The Sustainable Movement: Resource opportunities in the shift from Oil to Lithium
BENOIT GERVAIS, Portfolio Manager, Head of Mackenzie Resource Team: Well, climate change is going to force us to make a number of impactful changes to the way we live our lives, and that will bring a number of opportunities to the resource market for the several decades to come.
We have to move from the inefficient and polluting to the efficient, clean and sustainable. Think of the resources that are in front of us like lumber which have negative or low emission associated with them, they will be viewed favourably versus cement.
Natural gas, which is a great complement to renewable electricity, it can come on and off as the sun shines or the wind is blowing.
Specialty materials like lithium and other alloys will allow us to travel lighter and more efficiently.
For most people, a technological shift is not about if but rather when it will happen and under what timeframe are we going to move from the polluting and the inefficient?
And more specifically, today is about the electrical car and how fast the masses will likely adopt that technology. So we went back in history and looked for conditions necessary for rapid adoption. One, it has to be much cheaper. Think of the PDF versus a Xerox paper. Or two, it has to be a much better offering. Think of the smartphone versus the flip phone. In the case of the car, it may mean a car that drives you around while you’re working or you’re sleeping. Neither of those conditions are today present, which makes us believers that a more gradual pace of adoption is more likely, but we’re looking ahead and maybe a breakthrough will come.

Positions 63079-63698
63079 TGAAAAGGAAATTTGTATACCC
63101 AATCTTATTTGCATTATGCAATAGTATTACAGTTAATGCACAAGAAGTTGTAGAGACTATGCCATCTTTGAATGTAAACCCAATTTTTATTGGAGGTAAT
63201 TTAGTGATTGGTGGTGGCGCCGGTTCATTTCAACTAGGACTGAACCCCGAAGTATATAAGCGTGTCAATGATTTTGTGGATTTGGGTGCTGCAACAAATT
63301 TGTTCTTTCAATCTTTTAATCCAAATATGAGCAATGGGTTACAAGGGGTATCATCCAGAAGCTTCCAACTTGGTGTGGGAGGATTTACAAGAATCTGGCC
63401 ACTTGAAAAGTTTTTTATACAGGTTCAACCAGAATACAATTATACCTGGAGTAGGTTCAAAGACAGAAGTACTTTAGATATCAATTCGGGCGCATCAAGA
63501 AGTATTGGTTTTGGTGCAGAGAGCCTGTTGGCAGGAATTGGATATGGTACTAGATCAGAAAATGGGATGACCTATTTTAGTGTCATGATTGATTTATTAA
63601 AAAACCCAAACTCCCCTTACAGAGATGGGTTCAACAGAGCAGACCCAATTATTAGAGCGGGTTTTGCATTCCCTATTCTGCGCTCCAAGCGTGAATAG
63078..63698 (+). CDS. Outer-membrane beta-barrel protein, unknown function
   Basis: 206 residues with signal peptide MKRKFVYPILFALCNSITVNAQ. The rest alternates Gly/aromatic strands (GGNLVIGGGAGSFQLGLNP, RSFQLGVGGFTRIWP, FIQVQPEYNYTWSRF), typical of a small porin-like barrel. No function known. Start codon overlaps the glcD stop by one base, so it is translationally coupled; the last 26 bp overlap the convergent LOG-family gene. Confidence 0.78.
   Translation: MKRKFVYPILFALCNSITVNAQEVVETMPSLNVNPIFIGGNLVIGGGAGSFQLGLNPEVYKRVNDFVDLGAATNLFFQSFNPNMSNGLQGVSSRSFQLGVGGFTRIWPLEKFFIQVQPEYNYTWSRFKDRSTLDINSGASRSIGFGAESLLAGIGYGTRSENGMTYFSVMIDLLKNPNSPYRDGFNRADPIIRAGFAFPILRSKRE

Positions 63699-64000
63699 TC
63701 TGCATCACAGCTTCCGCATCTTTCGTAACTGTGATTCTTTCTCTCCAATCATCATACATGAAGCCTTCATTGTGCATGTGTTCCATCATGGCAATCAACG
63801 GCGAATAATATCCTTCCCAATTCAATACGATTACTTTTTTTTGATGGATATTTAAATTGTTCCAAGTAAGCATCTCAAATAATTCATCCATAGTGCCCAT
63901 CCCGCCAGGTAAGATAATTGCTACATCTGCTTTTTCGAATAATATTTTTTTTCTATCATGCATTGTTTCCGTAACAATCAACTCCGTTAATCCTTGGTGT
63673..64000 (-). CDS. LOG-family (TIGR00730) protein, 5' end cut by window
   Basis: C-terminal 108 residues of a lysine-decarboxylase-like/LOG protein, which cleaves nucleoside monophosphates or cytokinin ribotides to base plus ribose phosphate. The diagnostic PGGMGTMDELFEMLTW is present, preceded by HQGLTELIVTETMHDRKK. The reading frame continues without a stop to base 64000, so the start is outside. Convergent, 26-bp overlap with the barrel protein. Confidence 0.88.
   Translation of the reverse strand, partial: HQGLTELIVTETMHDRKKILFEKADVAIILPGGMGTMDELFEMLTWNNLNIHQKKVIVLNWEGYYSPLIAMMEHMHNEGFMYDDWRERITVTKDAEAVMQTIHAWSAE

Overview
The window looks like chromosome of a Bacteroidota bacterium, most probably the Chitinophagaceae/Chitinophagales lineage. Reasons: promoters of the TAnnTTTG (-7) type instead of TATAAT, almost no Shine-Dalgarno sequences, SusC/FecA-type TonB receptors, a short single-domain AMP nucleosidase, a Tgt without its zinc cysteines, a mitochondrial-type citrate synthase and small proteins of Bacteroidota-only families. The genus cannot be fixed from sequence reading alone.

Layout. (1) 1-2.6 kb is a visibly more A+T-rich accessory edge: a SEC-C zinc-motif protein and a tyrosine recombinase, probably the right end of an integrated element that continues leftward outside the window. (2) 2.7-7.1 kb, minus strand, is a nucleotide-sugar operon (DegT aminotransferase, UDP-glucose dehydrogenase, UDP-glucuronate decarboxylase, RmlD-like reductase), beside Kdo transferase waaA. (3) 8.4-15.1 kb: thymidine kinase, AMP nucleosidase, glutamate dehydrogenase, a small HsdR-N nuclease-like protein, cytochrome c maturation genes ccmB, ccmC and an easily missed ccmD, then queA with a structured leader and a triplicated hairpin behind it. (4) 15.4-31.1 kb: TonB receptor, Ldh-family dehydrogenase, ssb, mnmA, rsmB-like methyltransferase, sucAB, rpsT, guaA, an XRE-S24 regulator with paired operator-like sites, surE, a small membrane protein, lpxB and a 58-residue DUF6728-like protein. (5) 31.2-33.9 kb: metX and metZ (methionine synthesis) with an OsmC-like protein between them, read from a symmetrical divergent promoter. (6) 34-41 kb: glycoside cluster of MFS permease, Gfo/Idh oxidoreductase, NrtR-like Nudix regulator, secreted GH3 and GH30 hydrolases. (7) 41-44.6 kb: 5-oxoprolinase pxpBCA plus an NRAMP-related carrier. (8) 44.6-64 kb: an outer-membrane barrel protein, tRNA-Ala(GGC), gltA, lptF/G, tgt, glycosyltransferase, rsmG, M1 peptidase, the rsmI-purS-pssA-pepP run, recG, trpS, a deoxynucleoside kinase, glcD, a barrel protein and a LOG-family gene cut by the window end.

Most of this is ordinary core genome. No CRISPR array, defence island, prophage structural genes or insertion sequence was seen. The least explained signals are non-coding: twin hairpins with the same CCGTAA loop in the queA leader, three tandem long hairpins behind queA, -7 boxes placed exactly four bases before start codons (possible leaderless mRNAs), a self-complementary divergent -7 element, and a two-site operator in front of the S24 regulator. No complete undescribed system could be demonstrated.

While technology is likely to make our world cleaner and more efficient, it’s also likely to make this world more energy intensive, not less. Take today and the Amazon movement which basically talks about getting parcels delivered the same day or the next. Forces all of those parcels to travel by air and not by sea. And remember, speed consumes energy to the square.
When it comes to the more established trends, we still see half the world’s population, 3.5 billion people, consuming one-tenth the gigajoule of an average European.
For instance, in India, we saw President Modi set the goal to electrify every single village in India. That means more electricity, more air conditioning, for more people.
The good news is that the Mackenzie resource team has been looking at investments in this space through the lens of sustainability for a very long time. In order to be a good citizen, keep your (inaudible), keep the right to be an operator, you ought to be sustainable.
And today, this transition is presenting itself a little different. We’re going to have to factor in the cost of polluting—think of your CO2 emission rights—or the cost to replace your product lines into something that is not polluting or polluting a lot less. This is all the cost of doing business.
There are enormous opportunities presented to ourselves today for the next several decades and we want people to be part of it.